Compare any two graphics cards:
GeForce GT 220 GDDR3 vs GeForce GTS 450 1GB
IntroThe GeForce GT 220 GDDR3 makes use of a 40 nm design. nVidia has set the core speed at 625 MHz. The GDDR3 memory runs at a speed of 1012 MHz on this particular model. It features 48 SPUs as well as 16 Texture Address Units and 8 ROPs.
Compare all of that to the GeForce GTS 450 1GB, which features core clock speeds of 783 MHz on the GPU, and 902 MHz on the 1024 MB of GDDR5 RAM. It features 192 SPUs along with 32 Texture Address Units and 16 Rasterization Operator Units.
(No game benchmarks for this combination yet.)
Power Usage and Theoretical Benchmarks
Power Consumption (Max TDP)
Performance-wise, the GeForce GTS 450 1GB should in theory be a lot superior to the GeForce GT 220 GDDR3 in general. (explain)
Texel RateThe GeForce GTS 450 1GB is much (more or less 151%) faster with regards to anisotropic filtering than the GeForce GT 220 GDDR3. (explain)
Pixel RateIf using lots of anti-aliasing is important to you, then the GeForce GTS 450 1GB is the winner, and very much so. (explain)
Please note that the above 'benchmarks' are all just theoretical - the results were calculated based on the card's specifications, and real-world performance may (and probably will) vary at least a bit.
Please note that the price comparisons are based on search keywords - sometimes it might show cards with very similar names that are not exactly the same as the one chosen in the comparison. We do try to filter out the wrong results as best we can, though.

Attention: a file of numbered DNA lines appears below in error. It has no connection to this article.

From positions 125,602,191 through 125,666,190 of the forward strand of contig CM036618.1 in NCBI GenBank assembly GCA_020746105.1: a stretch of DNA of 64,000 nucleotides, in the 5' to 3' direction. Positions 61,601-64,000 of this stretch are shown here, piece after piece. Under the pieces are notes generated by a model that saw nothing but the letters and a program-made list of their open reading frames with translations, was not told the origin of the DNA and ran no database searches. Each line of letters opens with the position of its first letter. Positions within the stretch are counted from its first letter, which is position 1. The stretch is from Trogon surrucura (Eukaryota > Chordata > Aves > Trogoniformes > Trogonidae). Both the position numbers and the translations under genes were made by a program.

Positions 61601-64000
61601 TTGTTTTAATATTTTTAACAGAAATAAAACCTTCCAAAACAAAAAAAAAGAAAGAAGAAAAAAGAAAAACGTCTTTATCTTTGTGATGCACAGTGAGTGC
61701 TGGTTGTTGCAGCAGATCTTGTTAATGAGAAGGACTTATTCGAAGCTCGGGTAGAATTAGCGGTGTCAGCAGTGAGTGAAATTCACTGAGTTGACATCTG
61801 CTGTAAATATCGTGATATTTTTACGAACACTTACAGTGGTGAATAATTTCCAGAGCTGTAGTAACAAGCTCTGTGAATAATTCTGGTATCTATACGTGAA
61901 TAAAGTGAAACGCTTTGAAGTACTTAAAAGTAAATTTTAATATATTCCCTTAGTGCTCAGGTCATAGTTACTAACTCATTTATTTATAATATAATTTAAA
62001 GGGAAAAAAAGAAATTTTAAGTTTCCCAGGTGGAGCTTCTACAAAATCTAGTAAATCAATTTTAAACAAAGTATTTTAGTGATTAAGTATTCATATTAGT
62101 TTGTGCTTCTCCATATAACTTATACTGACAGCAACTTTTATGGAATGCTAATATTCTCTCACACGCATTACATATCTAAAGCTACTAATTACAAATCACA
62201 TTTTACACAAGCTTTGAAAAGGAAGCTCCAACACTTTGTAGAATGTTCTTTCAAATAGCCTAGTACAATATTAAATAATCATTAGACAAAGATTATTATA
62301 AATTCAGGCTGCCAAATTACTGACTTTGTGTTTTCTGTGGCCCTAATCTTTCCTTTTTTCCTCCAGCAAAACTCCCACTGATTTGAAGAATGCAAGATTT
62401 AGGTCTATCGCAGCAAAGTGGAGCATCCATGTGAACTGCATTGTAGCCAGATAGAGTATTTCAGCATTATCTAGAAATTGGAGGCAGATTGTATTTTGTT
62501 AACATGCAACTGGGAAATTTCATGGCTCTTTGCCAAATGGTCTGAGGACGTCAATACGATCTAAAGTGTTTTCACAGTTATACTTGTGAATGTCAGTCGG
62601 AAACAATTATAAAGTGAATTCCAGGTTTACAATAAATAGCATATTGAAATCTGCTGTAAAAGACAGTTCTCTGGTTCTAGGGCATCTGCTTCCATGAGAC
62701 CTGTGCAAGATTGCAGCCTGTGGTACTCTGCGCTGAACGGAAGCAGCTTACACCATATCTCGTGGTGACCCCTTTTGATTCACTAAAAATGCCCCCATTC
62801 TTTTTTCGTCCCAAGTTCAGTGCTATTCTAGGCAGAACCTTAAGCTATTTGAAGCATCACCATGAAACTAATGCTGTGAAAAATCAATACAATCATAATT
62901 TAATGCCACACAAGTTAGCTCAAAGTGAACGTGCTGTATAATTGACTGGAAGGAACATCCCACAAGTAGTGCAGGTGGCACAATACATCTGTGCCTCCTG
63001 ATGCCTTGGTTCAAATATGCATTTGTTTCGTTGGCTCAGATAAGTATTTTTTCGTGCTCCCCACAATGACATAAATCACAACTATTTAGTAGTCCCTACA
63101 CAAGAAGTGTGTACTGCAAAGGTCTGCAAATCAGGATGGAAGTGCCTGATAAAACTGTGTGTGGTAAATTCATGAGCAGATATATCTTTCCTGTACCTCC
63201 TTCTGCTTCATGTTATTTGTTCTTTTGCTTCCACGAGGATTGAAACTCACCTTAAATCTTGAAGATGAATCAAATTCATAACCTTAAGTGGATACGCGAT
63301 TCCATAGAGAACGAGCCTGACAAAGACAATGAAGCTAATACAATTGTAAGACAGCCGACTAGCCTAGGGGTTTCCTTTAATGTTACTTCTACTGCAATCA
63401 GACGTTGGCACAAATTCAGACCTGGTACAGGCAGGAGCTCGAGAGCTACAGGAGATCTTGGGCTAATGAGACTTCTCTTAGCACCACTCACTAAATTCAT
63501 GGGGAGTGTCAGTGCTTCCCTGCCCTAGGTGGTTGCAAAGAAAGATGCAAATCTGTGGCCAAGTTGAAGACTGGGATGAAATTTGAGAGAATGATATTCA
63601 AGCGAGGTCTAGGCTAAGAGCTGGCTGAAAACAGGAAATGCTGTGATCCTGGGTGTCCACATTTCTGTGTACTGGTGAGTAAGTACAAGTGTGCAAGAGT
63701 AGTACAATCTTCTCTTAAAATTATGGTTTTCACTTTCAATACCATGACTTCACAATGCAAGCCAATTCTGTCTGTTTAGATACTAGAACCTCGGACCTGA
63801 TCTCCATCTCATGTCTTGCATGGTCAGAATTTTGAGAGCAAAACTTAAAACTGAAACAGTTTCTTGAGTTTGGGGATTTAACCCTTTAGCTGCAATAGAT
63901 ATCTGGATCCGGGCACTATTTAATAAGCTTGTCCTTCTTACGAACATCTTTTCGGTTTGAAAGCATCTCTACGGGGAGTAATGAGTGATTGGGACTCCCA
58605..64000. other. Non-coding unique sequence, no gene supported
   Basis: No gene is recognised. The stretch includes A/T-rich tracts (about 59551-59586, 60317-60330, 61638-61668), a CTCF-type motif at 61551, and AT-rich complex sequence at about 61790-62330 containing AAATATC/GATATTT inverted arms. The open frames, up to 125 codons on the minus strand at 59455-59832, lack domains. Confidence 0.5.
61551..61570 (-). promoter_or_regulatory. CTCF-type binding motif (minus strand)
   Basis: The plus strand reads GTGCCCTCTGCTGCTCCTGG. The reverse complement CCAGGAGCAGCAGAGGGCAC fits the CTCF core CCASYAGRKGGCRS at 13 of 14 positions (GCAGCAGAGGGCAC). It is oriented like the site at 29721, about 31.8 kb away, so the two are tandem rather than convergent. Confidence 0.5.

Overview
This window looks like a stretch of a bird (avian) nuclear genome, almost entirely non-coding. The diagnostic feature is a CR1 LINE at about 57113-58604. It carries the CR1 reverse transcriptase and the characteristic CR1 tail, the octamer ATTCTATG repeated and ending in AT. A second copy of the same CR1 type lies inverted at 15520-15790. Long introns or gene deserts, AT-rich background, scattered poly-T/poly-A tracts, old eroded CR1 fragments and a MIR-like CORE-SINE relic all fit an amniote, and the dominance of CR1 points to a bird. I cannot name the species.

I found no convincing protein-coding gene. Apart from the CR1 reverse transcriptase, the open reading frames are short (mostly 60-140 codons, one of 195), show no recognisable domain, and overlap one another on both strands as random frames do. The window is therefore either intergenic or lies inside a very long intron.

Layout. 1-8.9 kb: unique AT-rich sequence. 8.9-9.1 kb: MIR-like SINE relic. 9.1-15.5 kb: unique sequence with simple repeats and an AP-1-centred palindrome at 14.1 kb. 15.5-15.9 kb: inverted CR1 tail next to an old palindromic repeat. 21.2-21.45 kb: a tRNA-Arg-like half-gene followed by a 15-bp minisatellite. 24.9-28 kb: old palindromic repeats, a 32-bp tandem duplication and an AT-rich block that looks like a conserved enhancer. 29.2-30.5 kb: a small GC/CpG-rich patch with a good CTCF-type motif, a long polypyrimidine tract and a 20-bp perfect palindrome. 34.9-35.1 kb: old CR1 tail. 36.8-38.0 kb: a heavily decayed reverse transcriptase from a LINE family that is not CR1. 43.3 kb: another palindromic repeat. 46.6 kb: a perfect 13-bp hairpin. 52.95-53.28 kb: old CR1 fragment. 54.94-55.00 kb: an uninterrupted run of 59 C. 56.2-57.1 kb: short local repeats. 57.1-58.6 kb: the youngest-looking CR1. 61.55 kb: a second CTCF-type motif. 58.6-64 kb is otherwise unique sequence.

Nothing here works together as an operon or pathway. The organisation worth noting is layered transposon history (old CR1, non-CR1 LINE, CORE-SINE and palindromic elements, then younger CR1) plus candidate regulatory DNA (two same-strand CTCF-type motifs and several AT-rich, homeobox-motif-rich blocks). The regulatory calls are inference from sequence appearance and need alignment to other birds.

Memory Bandwidth: Memory bandwidth is the max amount of data (counted in MB per second) that can be moved over the external memory interface in a second. The number is worked out by multiplying the card's interface width by the speed of its memory. In the case of DDR type RAM, it should be multiplied by 2 again. If it uses DDR5, multiply by 4 instead. The better the card's memory bandwidth, the faster the card will be in general. It especially helps with anti-aliasing, HDR and high resolutions.
Texel Rate: Texel rate is the maximum amount of texture map elements (texels) that are processed per second. This is calculated by multiplying the total amount of texture units by the core speed of the chip. The better this number, the better the graphics card will be at handling texture filtering (anisotropic filtering - AF). It is measured in millions of texels processed per second.
Pixel Rate: Pixel rate is the maximum amount of pixels that the graphics card can possibly record to its local memory per second - measured in millions of pixels per second. Pixel rate is calculated by multiplying the number of colour ROPs by the the card's clock speed. ROPs (Raster Operations Pipelines - also called Render Output Units) are responsible for outputting the pixels (image) to the screen. The actual pixel rate also depends on quite a few other factors, most notably the memory bandwidth - the lower the bandwidth is, the lower the potential to reach the max fill rate.